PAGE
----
Season 627 - It's 3/4 Time!

6/8 is compound meter, two dotted crotchets (2*3/8 notes), therefore two beats to the bar. 1 & a, 2 & a, etc.
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Waltz is simple meter, 1 2 3, 1 2 3, etc.
Adding a dot to a note extends its value by half as much again. So a dotted quarter note = 1/4 + 1/8 -- i.e., 3/8. Two 3/8 notes to a bar = 6/8 🤓
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And sorry ... I WILL go away, Ylle; I promise!!! But I just came across this and it is priceless, as well as very relevant to the week ... the "Hesitation Waltz," danced by a man in white tie and tails, whose top hat keeps disappearing and reappearing in the course of the dance, and a woman who looks as though a bird has just flown into her head:

 
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Originally published as "The Flying Trapeze" in 1868, by the early 1900s it had become a vaudeville standard known more commonly as "The Man On the Flying Trapeze." Originally with 5 stanzas, I omitted #2 when I made my arrangement because it seemed too superfluous, and then omitted #3 for this recording. The three stanzas I used still tell the whole story. So this is 3/5 of a 3/4 song. They probably didn't use the whole thing in vaudeville anyway because they liked to be able to do two or three short songs in a 7- or 8-minute routine rather than one long song. Studying various versions of this and comparing them to the original music from 1868 was a big part in clueing me in to the nefarious shenanigans of Calumet Music Publishing (previously mentioned). This was a song that I learned to play on a little reed organ we had when I was a kid, but the organ book had only the first stanza and chorus. It also had more "modernized" language, so that instead of "purloined away" it had "stolen away." So every time I get that to part it makes me smile a little bit. I did a commentary video on this song and that old reed organ; I'll put the link below for anyone who is interested. Also I'm including the lyrics except for that one stanza that I didn't use from the original as a courtesy for Ylle.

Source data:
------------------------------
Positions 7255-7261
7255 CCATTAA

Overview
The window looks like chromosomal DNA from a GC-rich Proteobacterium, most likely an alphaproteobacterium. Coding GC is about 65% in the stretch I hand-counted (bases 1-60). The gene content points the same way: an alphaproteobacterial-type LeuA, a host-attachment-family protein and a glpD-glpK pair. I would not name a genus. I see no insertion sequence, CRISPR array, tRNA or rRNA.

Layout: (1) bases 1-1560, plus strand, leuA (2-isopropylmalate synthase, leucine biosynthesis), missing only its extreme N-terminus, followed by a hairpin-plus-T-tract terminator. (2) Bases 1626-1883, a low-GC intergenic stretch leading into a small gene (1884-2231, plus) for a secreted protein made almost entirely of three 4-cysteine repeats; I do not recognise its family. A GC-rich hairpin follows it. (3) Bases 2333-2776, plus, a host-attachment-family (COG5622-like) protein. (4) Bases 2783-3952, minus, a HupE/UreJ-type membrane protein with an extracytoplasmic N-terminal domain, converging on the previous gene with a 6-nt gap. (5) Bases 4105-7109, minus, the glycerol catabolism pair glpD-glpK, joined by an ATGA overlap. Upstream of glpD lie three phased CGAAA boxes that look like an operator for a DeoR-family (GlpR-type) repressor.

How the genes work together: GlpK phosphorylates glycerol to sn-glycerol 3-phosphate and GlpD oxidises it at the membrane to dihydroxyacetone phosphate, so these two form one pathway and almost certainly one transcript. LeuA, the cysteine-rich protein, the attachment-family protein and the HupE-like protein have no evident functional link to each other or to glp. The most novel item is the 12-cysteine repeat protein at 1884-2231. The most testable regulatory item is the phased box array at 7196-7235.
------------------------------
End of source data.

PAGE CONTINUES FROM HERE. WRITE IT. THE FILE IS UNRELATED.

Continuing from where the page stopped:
Once I was happy but now I'm forlorn,
Like an old coat that is tattered and torn,
Left in this wide world to weep and to mourn;
Betrayed by a maid in her teens.
Now this girl that I loved, she was handsome
And I tried all I knew, her to please
But I never could please her one-quarter so well,
As the man on the flying trapeze.

(chorus)
He'd float thru the air with the greatest of ease,
The daring young man on the flying trapeze,
His movements are graceful, all girls he does please,
And my love he has purloined away.

(omitted)
Her Father and Mother were both on my side,
and very hard tried to make her my own bride,
Her Father he sighed and her Mother she cried;
To see her throw herself away.
'Twas all no avail, she went there ev'ry night,
To see him perform on the stage.
Which caused him to meet her, how he ran me down,
To tell it would take a whole page.

(chorus)

One night I as usual went to her dear home,
Found there her Father and Mother alone,
I asked for my love and soon 'twas made known,
To my horror that she'd run away.
She'd packed up her boxes, eloped in the night,
With him with the greatest of ease.
Some two stories he had lowered her down,
To ground on his flying trapeze.

(chorus)

Some months after that I went into a hall,
To my surprise I found there on the wall,
A bill in red letters which did my heart gall: